Will 3D printing “vaporize” the supply chain?

The race to produce small-series parts on demand, on location, will determine the shape of a $400 billion market.

Roughly half the use of 3D printing is now for prototyping, but experts think that, by 2020, 80 percent of the global production capacity of 3D printers will be dedicated to the manufacture of finished products. GE, for example, expects to make 40,000 jet-fuel nozzles by 2020.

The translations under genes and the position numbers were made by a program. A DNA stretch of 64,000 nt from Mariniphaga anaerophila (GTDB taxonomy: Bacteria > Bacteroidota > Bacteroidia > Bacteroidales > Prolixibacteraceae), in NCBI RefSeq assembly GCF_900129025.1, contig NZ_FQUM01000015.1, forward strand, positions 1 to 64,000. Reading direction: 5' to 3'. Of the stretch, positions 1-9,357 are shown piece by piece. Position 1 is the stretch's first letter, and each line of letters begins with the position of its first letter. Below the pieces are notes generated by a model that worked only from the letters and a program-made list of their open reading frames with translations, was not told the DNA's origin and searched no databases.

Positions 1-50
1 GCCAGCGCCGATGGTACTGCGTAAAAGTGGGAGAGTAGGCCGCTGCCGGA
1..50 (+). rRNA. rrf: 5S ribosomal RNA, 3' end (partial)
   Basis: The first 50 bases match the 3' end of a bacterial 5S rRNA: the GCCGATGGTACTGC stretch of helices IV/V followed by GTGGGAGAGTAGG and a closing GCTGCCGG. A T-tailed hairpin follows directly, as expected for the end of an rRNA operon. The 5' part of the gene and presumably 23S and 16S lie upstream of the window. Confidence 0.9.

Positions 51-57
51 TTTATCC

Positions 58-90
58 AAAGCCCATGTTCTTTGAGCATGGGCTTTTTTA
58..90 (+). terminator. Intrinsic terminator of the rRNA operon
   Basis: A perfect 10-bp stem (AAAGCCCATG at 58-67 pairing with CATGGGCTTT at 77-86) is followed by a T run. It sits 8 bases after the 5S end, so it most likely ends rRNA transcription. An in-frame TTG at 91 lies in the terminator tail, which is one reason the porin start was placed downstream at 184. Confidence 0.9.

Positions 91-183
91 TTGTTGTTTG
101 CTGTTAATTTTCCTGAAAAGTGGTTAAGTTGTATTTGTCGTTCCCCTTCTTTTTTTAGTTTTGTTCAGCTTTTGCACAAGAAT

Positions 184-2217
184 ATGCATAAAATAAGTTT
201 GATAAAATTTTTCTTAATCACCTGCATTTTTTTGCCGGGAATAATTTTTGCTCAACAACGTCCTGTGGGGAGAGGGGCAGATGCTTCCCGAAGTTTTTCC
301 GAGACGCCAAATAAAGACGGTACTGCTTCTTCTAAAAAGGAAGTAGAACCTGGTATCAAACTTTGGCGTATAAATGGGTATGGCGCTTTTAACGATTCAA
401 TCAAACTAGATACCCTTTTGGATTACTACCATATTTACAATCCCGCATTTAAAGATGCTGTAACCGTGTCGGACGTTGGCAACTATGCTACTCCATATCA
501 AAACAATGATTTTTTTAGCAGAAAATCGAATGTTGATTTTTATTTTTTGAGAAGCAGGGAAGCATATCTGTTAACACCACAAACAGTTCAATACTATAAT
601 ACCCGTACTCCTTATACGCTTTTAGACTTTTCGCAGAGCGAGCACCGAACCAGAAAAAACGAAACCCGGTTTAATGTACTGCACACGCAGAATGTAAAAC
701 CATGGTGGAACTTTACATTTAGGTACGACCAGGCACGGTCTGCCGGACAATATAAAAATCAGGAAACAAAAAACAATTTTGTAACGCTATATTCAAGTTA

3D printing of finished products is likely to totally transform the value chain, especially for small series production of complex parts. Spare parts—for planes, trains, elevators, cars—is a big and lucrative business, both for manufacturers and logistics companies that move the right part to the right place at the right time. But, as 3D printing is getting faster and cheaper, both the manufacturing and logistics sides of the market are beginning to go digital.

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